Which do you think would make Svetlana Khorkina more upset — Aliya Mustafina winning a third Olympic gold medal on uneven bars, or Simone Biles winning an Olympic gold medal on uneven bars?
Oh man…I’d say Simone winning a gold on uneven bars. I think Aliya would piss her off, but at least she’s Russian and she would probably be like “Aliya was so inspired by me, this is really my accomplishment because my greatness drove her to challenge my legendary accomplishments to bring glory to the motherland.” But with Simone, she’s obviously just a TRASH AMERICAN who has MUSCLES like a MAN, and who cares if it gives her the strength to push for incredible difficulty? It is NOT ladylike and is obviously ruining the sport of gymnastics. (GOD I loved answering this as Khorkina and putting myself in her shoes, I want to be her every second of my life.)
Are there any MAG skills you’d like to see in WAG?
Yes, I want Kovacs releases on uneven bars SO BADLY. I need them. I’d also really love some of the more difficult men’s vaults, like the Yurchenko and tsuk double backs, but the danger level there probably means we’re not going to see them (not only do the men have more power in general, but the table is higher than it is for the women, giving them much more room to play which is kind of unfair…I’m pretty sure Simone Biles or McKayla Maroney on the men’s vault settings could crush all of the MAG competition out there).
What is happening with Gabby Jupp? Is she still training/competing?
She’s still training! She’s almost constantly injured and has had something like 9 billion knee surgeries in her career…it crushed me knowing she got so close in 2016 after so many injuries but then didn’t make it in the end, so I’m sure this quad is going to be about preserving her until they absolutely need her to get out on the competition floor but I really hope we see her come back at least on bars.
Has there ever been a major competition where no one has fallen in the last 20 or so years?
Absolutely no one? Nope. Someone always falls hahaha. If you mean like, no one in the top five or whatever, then yeah, most recently at U.S. nationals the top eight all hit every single routine over the two days of competition with no falls, which is kind of incredible…I honestly can’t remember the last time that happened at nationals with the top three let alone the top eight. I was also impressed with the all-around final in Rio…for those competing in the top group it was definitely one of the strongest major international all-around finals in terms of no falls or detrimental mistakes.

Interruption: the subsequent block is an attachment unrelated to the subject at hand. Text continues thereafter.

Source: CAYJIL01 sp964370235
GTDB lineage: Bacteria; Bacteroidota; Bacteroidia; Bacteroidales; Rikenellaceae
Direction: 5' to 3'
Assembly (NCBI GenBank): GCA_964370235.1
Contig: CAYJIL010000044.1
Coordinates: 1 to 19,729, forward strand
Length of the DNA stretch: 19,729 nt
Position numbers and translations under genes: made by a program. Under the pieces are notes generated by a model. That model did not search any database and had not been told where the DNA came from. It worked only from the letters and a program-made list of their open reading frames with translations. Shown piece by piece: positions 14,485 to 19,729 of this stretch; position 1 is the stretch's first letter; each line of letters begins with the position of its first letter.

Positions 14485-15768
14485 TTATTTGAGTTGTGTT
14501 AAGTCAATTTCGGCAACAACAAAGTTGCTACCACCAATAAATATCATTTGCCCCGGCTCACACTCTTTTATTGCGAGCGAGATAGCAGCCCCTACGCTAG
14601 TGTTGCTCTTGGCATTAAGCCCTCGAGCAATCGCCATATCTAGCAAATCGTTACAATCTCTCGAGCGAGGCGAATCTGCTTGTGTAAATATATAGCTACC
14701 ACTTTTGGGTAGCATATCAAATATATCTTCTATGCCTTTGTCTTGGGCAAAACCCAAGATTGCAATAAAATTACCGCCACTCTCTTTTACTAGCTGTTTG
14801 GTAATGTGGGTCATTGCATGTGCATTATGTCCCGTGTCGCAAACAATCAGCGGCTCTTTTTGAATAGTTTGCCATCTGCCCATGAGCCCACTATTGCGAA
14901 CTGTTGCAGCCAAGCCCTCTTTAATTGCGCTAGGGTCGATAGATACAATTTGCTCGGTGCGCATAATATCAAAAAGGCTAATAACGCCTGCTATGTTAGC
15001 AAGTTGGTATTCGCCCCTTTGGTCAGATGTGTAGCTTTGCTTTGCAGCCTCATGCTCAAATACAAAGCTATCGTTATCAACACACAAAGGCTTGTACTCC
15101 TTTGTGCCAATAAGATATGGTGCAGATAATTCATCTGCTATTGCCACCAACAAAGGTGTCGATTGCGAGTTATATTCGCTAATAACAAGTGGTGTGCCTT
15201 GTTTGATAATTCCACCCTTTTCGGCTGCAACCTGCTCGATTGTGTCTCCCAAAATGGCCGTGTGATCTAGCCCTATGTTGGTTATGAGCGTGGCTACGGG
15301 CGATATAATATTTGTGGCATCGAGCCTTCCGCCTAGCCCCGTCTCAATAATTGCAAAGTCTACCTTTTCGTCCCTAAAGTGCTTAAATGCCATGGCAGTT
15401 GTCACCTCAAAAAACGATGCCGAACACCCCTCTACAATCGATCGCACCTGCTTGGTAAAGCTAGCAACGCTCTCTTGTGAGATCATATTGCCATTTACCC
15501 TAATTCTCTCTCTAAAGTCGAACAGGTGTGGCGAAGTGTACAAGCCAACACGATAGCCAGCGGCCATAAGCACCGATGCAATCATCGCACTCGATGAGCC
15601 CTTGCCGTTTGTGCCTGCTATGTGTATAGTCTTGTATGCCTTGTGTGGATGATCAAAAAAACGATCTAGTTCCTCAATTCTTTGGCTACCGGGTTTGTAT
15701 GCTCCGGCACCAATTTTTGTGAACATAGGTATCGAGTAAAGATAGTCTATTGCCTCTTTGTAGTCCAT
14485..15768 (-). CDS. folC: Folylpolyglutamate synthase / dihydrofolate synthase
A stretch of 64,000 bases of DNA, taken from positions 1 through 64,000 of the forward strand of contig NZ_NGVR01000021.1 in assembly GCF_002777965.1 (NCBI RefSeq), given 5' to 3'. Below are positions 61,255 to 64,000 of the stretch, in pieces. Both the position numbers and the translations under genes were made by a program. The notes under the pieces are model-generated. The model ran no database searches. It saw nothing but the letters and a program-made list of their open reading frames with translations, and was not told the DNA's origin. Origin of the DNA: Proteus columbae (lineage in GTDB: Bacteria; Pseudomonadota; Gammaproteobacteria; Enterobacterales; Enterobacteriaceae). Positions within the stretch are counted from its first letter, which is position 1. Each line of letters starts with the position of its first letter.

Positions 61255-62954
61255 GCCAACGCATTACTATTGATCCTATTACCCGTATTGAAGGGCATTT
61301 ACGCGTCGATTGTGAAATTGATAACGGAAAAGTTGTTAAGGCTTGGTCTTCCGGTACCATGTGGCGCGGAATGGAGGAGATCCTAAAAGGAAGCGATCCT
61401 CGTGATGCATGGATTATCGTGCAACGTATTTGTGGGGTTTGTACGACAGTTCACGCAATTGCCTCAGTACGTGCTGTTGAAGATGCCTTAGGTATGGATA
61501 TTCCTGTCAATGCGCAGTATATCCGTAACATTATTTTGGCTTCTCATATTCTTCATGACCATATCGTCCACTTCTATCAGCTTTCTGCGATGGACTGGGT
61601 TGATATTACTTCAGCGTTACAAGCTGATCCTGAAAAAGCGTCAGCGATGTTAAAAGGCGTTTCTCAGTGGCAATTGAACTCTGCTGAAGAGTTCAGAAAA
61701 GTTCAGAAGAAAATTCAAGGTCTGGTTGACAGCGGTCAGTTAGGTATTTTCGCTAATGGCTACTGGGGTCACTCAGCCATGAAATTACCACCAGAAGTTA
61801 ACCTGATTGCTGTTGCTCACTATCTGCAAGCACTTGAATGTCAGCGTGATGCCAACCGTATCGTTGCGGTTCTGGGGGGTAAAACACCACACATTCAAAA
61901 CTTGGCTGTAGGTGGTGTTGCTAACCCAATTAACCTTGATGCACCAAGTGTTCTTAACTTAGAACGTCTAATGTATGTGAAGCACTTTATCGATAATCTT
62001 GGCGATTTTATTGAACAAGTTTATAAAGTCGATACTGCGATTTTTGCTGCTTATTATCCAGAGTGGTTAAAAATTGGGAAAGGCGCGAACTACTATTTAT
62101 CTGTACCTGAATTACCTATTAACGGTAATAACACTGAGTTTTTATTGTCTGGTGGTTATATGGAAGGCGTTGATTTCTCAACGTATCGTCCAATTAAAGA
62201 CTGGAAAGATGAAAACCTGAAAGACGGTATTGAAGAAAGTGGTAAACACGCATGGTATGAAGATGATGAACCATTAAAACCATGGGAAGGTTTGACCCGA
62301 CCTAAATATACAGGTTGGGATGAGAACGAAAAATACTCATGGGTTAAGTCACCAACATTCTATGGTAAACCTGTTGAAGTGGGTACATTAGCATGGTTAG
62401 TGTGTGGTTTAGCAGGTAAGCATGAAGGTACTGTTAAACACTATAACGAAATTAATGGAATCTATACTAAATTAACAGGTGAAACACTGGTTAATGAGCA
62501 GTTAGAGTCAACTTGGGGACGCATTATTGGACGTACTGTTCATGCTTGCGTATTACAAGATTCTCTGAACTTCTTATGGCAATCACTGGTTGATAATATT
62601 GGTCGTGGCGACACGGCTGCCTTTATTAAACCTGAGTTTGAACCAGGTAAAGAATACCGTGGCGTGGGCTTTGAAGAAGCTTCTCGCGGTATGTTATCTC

Why doesn’t Simone Biles do a triple wolf turn? Her double looks pretty easy for her.
The wolf turn is actually where I’ve seen her struggle the most in training, and I feel like if any skill is gonna take her off that beam, it’s gonna be that turn. If she has that much trouble getting the double consistent, I’d imagine the triple is out of the cards for now.
Do you think Ashton Locklear has a solid chance at getting back to elite competition? Is she still competitive when compared to the new elites on bars? If not, why is she training at WCC? Do you think she’ll go to college?
Yeah, she does. If she can get her inbars back into her routine (or make upgrades that would bring a similar level of difficulty) she’d easily be one of the best bar workers in the country. Her problem is that she’ll never make the 2020 team without being an all-arounder, so her best hope will be to make herself undoubtedly one of the best bar workers in the world capable of being a guaranteed medal at the Olympics and then I can see her getting an individual spot, which is probably the reasoning for her coming back and trying to stay relevant. She will not be competing in college, and I don’t think she’ll be going in general, unless she can figure out her high school credits situation.
Does USA Gymnastics pay for travel costs and hotels when gymnasts compete outside the country? How do other countries handle this?
Yes, if it’s a national team assignment, it’s paid for both in the U.S. and in other countries. If gymnasts travel to compete internationally and it wasn’t an assignment given by the national federation (like the U.S. girls who went to Jesolo this year), they’re responsible for the related costs. Also, many smaller international programs often won’t want to send a team or any athletes to major meets because of the cost involved, so if a gymnast from the U.S. or another country begins representing one of these programs, they might often hear that there’s no budget to send them to a competition, so those gymnasts have to self-fund. Armenia doesn’t even have a women’s program, so when Houry Gebeshian began competing for them, she had to fund her own way, including to Rio…and even though the Philippines has a low-key women’s program, they don’t have the budget to send gymnasts to most meets, so Corinne Bunagan got permission to represent them at worlds but has to get herself there because the federation can’t afford it.
What are the advantages of being a tall gymnast? Who was the tallest female gymnast who has ever competed?